Of course, this independence presents a dangerous conflict of interest for Nike, whose only concern is profit, even at the expense of humanity. Nike instead prefers to regulate themselves through the Fair Labor Association (FLA), a seemingly benign organization that claims to have much the same mission as the WRC, which however is funded in part by the very companies it must monitor. As such, it cannot be trusted to remain neutral and honest in its reporting, and thus cannot be trusted to remain faithful to its stated mission. Indeed, the FLA has a well documented history of failing to meet their responsibilities (such documentation can be found on the USAS website). It is no wonder, then, that Nike has failed to continue reporting the locations of their factories to the WRC and has now even begun to blatantly deny the WRC access to those factories.
This in turn creates a serious conflict for Grinnell College. Our institution continues to purchase apparel from Nike, which supplies it with Grinnell-branded apparel, but it is also an affiliate college of the WRC. Without factory locations, the WRC cannot find the factories it is meant to monitor, and of course Nike’s denial to allow the WRC to inspect their factories directly impedes the WRC’s objective. But because Grinnell is affiliated with both the WRC and Nike, it is in a unique position of power. It can push Nike to uphold its obligations to the WRC by providing them information on the location of their factories, and permission to then inspect those factories for human rights violations. Both of these actions are mere requisites of the obligation that Nike has to the WRC through its relations with Grinnell, a WRC-affiliated institution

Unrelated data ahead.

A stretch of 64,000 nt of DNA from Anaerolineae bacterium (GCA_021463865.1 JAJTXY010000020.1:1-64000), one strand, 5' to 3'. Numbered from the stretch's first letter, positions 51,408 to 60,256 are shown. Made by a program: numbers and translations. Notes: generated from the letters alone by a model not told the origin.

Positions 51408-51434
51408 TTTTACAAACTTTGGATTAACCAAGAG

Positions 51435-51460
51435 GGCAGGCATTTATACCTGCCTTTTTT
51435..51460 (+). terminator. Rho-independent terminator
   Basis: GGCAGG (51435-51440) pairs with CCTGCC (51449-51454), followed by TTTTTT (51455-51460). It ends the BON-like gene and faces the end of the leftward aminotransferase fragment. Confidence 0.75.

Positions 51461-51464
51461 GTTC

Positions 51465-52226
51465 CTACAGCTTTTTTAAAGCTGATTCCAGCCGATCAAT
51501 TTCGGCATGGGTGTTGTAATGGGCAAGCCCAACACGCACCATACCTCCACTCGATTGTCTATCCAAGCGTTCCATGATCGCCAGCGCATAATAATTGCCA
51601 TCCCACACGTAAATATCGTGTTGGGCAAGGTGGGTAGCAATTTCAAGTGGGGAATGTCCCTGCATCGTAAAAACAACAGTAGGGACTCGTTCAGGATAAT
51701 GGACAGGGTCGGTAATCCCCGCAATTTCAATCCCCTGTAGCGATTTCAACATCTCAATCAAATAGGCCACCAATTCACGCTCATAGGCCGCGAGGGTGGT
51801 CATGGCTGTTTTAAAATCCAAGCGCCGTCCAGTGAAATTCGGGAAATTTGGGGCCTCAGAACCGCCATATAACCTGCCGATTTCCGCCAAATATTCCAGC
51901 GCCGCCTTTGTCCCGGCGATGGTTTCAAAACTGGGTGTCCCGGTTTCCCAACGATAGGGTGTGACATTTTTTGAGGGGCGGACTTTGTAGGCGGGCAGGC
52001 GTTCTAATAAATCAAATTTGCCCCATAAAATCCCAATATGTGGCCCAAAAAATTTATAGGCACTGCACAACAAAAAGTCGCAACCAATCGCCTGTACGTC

But Grinnell College will remain complicit in its partnership with Nike unless it is pressured by us, the students, to retaliate. Grinnell Students Against Sweatshops (GSAS), a chapter of USAS has thus begun a campaign to build student support of the WRC and their battle against Nike, and then to demonstrate this support to the college so that it will act swiftly and decisively against Nike. We met with the Grinnell Apparel Committee earlier this semester on March 15 to discuss their business relations with Nike in the hopes that they would stand with us in pressuring the corporation to comply with the WRC. The committee was largely sympathetic to our demands. They helped us draft a letter to Nike asking for a response within sixty days and threatening to escalate our retaliation even to the point of ending all business with them. In the mean time it is imperative that students continue to show that they stand in solidarity against Nike and their refusal to maintain the well being of their workers.
We have drafted a petition which students can sign: https://docs.google.com/forms/d/1rPBdFFu9WiV-He0KmX51LEBr4jMHECM4vACo4X6ZnVo/viewform?ths=true&edit_requested=true
We also have a Facebook page, Grinnell Students Against Sweatshops, and there is a campaign page, both of which students can ‘like’ to show their support and stay updated on the campaign. Students can also attend the weekly GSAS meetings in ARH 223 Wednesdays at 6:30 PM.
Only by taking these actions will we, the students of Grinnell College, succeed in upholding basic standards of humane labor, and our institution’s proclaimed commitment to social justice. By supporting GSAS and the WRC in their battle against Nike, we can assist our siblings abroad in their fight for basic human decency against their titanic oppressor.